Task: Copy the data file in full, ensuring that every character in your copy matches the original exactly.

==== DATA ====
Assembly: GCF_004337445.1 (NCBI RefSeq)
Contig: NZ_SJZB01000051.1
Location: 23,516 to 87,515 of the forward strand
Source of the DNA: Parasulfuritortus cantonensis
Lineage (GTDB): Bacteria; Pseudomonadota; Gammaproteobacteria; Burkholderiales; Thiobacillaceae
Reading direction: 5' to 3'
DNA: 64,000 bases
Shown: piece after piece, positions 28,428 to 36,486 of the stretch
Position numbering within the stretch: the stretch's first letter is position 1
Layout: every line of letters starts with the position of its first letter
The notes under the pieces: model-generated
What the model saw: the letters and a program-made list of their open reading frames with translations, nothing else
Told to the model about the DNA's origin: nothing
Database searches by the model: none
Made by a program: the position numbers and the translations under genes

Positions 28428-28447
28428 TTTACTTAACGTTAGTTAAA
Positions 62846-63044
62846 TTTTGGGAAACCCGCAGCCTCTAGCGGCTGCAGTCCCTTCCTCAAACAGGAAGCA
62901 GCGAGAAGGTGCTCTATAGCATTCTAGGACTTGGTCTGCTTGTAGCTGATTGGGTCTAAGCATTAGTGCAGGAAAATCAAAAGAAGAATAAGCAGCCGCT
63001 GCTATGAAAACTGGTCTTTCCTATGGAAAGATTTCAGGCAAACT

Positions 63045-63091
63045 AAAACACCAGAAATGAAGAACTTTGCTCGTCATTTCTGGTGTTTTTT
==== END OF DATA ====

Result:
Assembly: GCF_004337445.1 (NCBI RefSeq)
Contig: NZ_SJZB01000051.1
Location: 23,516 to 87,515 of the forward strand
Source of the DNA: Parasulfuritortus cantonensis
Lineage (GTDB): Bacteria; Pseudomonadota; Gammaproteobacteria; Burkholderiales; Thiobacillaceae
Reading direction: 5' to 3'
DNA: 64,000 bases
Shown: piece after piece, positions 28,428 to 36,486 of the stretch
Position numbering within the stretch: the stretch's first letter is position 1
Layout: every line of letters starts with the position of its first letter
The notes under the pieces: model-generated
What the model saw: the letters and a program-made list of their open reading frames with translations, nothing else
Told to the model about the DNA's origin: nothing
Database searches by the model: none
Made by a program: the position numbers and the translations under genes

Positions 28428-28447
28428 TTTACTTAACGTTAGTTAAA
Positions 62846-63044
62846 TTTTGGGAAACCCGCAGCCTCTAGCGGCTGCAGTCCCTTCCTCAAACAGGAAGCA
62901 GCGAGAAGGTGCTCTATAGCATTCTAGGACTTGGTCTGCTTGTAGCTGATTGGGTCTAAGCATTAGTGCAGGAAAATCAAAAGAAGAATAAGCAGCCGCT
63001 GCTATGAAAACTGGTCTTTCCTATGGAAAGATTTCAGGCAAACT

Positions 63045-63091
63045 AAAACACCAGAAATGAAGAACTTTGCTCGTCATTTCTGGTGTTTTTT